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  Shaped by the past: The default mode network supports cognition that is independent of immediate perceptual input.

Konishi, M., McLaren, D. G., Engen, H. G., & Smallwood, J. (2015). Shaped by the past: The default mode network supports cognition that is independent of immediate perceptual input. PLoS One, 10(6): e0132209. doi:10.1371/journal.pone.0132209.

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Item Permalink: http://hdl.handle.net/11858/00-001M-0000-0028-8EDD-0 Version Permalink: http://hdl.handle.net/21.11116/0000-0003-7975-2
Genre: Journal Article

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Konishi, Mahiko1, 2, Author
McLaren, Donald G.3, Author
Engen, Haakon G.4, Author              
Smallwood, Jonathan1, 2, Author              
Affiliations:
1Department of Psychology, University of York, Heslington, United Kingdom, ou_persistent22              
2York Neuroimaging Centre, University of York, United Kingdom, ou_persistent22              
3Department of Neurology, Massachusetts General Hospital, Harvard Medical School, Boston, MA, USA, ou_persistent22              
4Department Social Neuroscience, MPI for Human Cognitive and Brain Sciences, Max Planck Society, ou_634552              

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 Abstract: Although many different accounts of the functions of the default mode network (DMN) have been proposed, few can adequately account for the spectrum of different cognitive functions that utilize this network. The current study used functional magnetic resonance imaging (fMRI) to explore the hypothesis that the role of the DMN in higher order cognition is to allow cognition to be shaped by information from stored representations rather than information in the immediate environment. Using a novel task paradigm, we observed increased BOLD activity in regions of the medial prefrontal cortex and posterior cingulate cortex when individuals made decisions on the location of shapes from the prior trial and decreased BOLD activity when individuals made decisions on the location of shapes on the current trial. These data are inconsistent with views of the DMN as a task-negative system or one that is sensitive only to stimuli with strong personal or emotional ties. Instead the involvement of the DMN when people make decisions about where a shape was, rather than where it is now, supports the hypothesis that the core hubs of the DMN allow cognition to be guided by information other than the immediate perceptual input. We propose that a variety of different forms of higher order thought (such as imagining the future or considering the perspective of another person) engage the DMN because these more complex introspective forms of higher order thought all depend on the capacity for cognition to be shaped by representations that are not present in the external environment.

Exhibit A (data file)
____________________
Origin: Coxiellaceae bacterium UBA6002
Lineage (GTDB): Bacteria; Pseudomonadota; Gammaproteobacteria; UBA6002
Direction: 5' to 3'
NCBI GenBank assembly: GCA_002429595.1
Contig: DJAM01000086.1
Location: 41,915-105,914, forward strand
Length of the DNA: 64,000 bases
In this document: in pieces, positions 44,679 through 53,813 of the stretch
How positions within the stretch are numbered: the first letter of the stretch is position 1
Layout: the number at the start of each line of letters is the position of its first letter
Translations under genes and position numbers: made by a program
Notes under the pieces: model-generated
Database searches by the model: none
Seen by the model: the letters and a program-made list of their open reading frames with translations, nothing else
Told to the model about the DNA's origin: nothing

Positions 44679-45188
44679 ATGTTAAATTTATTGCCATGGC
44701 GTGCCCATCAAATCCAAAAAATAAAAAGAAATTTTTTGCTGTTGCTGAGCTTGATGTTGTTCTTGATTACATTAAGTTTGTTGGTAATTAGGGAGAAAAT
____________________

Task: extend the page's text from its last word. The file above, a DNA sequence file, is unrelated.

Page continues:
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Language(s): eng - English
 Dates: 2015-01-122015-06-122015-06-30
 Publication Status: Published online
 Pages: -
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 Table of Contents: -
 Rev. Method: Peer
 Identifiers: DOI: 10.1371/journal.pone.0132209
PMID: 26125559
PMC: PMC4488375
Other: eCollection 2015
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Title: PLoS One
Source Genre: Journal
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Publ. Info: San Francisco, CA : Public Library of Science
Pages: - Volume / Issue: 10 (6) Sequence Number: e0132209 Start / End Page: - Identifier: ISSN: 1932-6203
CoNE: /journals/resource/1000000000277850